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  • Guideline Summary
  • NGC:008692
  • 2000 Aug (revised 2011 Sep)

Thromboembolism in pregnancy.

American College of Obstetricians and Gynecologists (ACOG). Thromboembolism in pregnancy. Washington (DC): American College of Obstetricians and Gynecologists (ACOG); 2011 Sep. 12 p. (ACOG practice bulletin; no. 123).  [99 references]

This is the current release of the guideline.

This guideline updates a previous version: Thromboembolism in pregnancy. Washington (DC): American College of Obstetricians and Gynecologists (ACOG); 2000 Aug. (ACOG educational bulletin number 234).

Age Group

UMLS Concepts (what is this?)

SNOMEDCT_US
Angiography (77343006), Antenatal care (424525001), Anticardiolipin antibody measurement (65946008), Anticoagulant (372862008), Anticoagulant (81839001), Cardiolipin antibody (45396006), Cesarean section (11466000), Coagulation factor V (60208008), Computerized axial tomography (77477000), CT angiography (418272005), Deep venous thrombosis (128053003), Factor V deficiency (4320005), Factor V deficiency (88776002), Heparin (372877000), Heparin (84812008), Heparin (96382006), Induction of labor (236958009), Intermittent pneumatic compression device (432441000124100), Low molecular weight heparin (373294004), Low molecular weight heparin (87233003), Lupus anticoagulant (16923002), Postpartum care (133906008), Pregnancy (289908002), Pulmonary embolism (59282003), Risk assessment (225338004), Risk factor (80943009), Thromboembolic disorder (13713005), Thromboembolic disorder (371039008), Thrombolytic therapy (426347000), Thrombophilia (234467004), Thrombophilia (76612001), Ultrasonography (16310003), Ultrasonography (278292003), Ultrasonography (359659005), Venous thrombosis (111293003), Warfarin (372756006), Warfarin (48603004)

Major Recommendations

The grades of evidence (I-III) and levels of recommendations (A-C) are defined at the end of the "Major Recommendations"

The following recommendation is based on good and consistent scientific evidence (Level A):

  • When signs or symptoms suggest new onset deep vein thrombosis (DVT), the recommended initial diagnostic test is compression ultrasonography of the proximal veins.

The following recommendations and conclusions are based on limited or inconsistent scientific evidence (Level B):

  • The preferred anticoagulants in pregnancy are heparin compounds.
  • A reasonable approach to minimize postpartum bleeding complications is resumption of anticoagulation therapy no sooner than 4–6 hours after vaginal delivery or 6–12 hours after cesarean delivery.
  • Because warfarin, low-molecular-weight heparin (LMWH), and unfractionated heparin do not accumulate in breast milk and do not induce an anticoagulant effect in the infant, these anticoagulants are compatible with breastfeeding.

The following recommendations are based primarily on consensus and expert opinion (Level C):

  • Women with a history of thrombosis who have not had a complete evaluation of possible underlying etiologies should be tested for both antiphospholipid antibodies and for inherited thrombophilias.
  • Therapeutic anticoagulation is recommended for women with acute thromboembolism during the current pregnancy or those at high risk of venous thromboembolism, such as women with mechanical heart valves.
  • When reinstitution of anticoagulation therapy is planned postpartum, pneumatic compression devices should be left in place until the patient is ambulatory and until anticoagulation therapy is restarted.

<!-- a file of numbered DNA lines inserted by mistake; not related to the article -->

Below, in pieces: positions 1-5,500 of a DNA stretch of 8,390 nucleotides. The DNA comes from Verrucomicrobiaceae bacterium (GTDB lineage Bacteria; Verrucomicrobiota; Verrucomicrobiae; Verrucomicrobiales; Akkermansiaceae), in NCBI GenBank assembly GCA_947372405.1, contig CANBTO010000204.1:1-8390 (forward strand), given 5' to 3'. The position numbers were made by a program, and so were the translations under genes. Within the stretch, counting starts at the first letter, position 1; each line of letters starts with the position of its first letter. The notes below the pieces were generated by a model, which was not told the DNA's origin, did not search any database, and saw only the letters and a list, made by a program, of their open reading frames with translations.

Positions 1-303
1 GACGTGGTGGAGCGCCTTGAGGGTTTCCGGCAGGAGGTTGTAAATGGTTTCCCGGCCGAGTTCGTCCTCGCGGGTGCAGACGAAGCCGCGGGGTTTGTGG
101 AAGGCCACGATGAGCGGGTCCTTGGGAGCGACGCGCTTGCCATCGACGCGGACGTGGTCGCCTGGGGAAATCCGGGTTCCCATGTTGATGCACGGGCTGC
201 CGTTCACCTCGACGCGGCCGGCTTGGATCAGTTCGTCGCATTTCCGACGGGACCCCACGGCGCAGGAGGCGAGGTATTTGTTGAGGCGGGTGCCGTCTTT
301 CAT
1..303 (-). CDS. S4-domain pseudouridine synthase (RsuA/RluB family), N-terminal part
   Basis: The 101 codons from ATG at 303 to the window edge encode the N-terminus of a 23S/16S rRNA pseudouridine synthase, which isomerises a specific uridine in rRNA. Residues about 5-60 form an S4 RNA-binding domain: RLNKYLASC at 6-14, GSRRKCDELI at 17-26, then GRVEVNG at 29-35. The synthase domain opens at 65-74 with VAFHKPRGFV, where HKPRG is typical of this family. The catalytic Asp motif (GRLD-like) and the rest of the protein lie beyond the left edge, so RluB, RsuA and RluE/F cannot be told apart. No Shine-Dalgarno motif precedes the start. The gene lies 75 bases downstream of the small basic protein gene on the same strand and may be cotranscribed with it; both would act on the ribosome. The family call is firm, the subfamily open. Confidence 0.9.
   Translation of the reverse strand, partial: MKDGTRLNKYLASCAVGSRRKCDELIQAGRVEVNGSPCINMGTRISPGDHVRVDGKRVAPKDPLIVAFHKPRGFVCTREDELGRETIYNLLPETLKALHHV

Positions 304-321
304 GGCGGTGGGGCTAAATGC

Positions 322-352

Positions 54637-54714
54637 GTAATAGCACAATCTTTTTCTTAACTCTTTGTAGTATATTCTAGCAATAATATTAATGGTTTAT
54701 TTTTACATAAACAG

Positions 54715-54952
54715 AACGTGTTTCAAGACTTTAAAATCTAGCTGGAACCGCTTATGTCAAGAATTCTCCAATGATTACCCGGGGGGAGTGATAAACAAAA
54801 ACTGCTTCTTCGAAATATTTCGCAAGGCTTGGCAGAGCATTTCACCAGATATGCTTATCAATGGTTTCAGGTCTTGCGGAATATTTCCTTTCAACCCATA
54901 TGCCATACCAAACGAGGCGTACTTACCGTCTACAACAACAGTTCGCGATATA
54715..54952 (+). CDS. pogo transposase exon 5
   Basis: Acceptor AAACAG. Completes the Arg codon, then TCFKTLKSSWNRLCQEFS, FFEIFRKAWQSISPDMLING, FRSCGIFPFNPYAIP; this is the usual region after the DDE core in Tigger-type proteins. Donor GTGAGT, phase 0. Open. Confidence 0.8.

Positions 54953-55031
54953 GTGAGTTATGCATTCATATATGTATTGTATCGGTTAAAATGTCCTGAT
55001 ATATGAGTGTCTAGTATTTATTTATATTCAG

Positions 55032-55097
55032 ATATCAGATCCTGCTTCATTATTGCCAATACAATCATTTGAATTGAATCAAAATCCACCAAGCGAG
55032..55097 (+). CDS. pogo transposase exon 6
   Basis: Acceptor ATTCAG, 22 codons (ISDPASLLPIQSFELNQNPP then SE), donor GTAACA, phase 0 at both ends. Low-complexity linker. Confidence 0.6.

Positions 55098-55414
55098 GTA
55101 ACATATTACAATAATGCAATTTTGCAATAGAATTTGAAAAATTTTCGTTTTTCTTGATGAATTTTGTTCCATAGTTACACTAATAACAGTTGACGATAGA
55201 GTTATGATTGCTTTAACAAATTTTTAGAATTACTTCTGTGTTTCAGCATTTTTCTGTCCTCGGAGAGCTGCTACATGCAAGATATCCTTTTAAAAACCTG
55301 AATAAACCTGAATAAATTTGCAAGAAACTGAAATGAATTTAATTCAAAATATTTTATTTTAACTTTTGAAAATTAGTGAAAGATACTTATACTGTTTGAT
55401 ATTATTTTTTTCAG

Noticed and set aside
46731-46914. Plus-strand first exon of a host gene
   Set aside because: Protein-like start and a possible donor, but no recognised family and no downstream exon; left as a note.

• Women receiving either therapeutic or prophylactic anticoagulation may be converted from LMWH to the shorter half-life unfractionated heparin in the last month of pregnancy or sooner if delivery appears imminent.
  • It is recommended to withhold neuraxial blockade for 10–12 hours after the last prophylactic dose of LMWH or 24 hours after the last therapeutic dose of LMWH.
  • Placement of pneumatic compression devices before cesarean delivery is recommended for all women not already receiving thromboprophylaxis.

Definitions:

Grades of Evidence

I: Evidence obtained from at least one properly designed randomized controlled trial.

II-1: Evidence obtained from well-designed controlled trials without randomization.

II-2: Evidence obtained from well-designed cohort or case-control analytic studies, preferably from more than one center or research group.

II-3: Evidence obtained from multiple time series with or without the intervention. Dramatic results in uncontrolled experiments also could be regarded as this type of evidence.

III: Opinions of respected authorities, based on clinical experience, descriptive studies, or reports of expert committees.

Levels of Recommendations

Level A—Recommendations are based on good and consistent scientific evidence.

Level B—Recommendations are based on limited or inconsistent scientific evidence.

Level C—Recommendations are based primarily on consensus and expert opinion.

Clinical Algorithm(s)

An algorithm for diagnosis of deep vein thrombosis during pregnancy is provided in the original guideline document.

Disease/Condition(s)

Venous thromboembolism during pregnancy

  • Deep vein thrombosis (DVT)
  • Pulmonary embolism (PE)

Guideline Category

Diagnosis

Management

Prevention

Risk Assessment

Treatment

Clinical Specialty

Cardiology

Emergency Medicine

Family Practice

Hematology

Internal Medicine

Obstetrics and Gynecology

Pulmonary Medicine

Intended Users

Advanced Practice Nurses

Physician Assistants

Physicians

Guideline Objective(s)

To provide information regarding the risk factors, diagnosis, management, and prevention of thromboembolism, particularly venous thromboembolism in pregnancy

Target Population

Pregnant women at risk of venous thromboembolism

Interventions and Practices Considered

Diagnosis/Risk Assessment

  1. Evaluation of risk factors for thromboembolism
  2. Testing for both antiphospholipid antibodies and for inherited thrombophilias in women with a history of thrombosis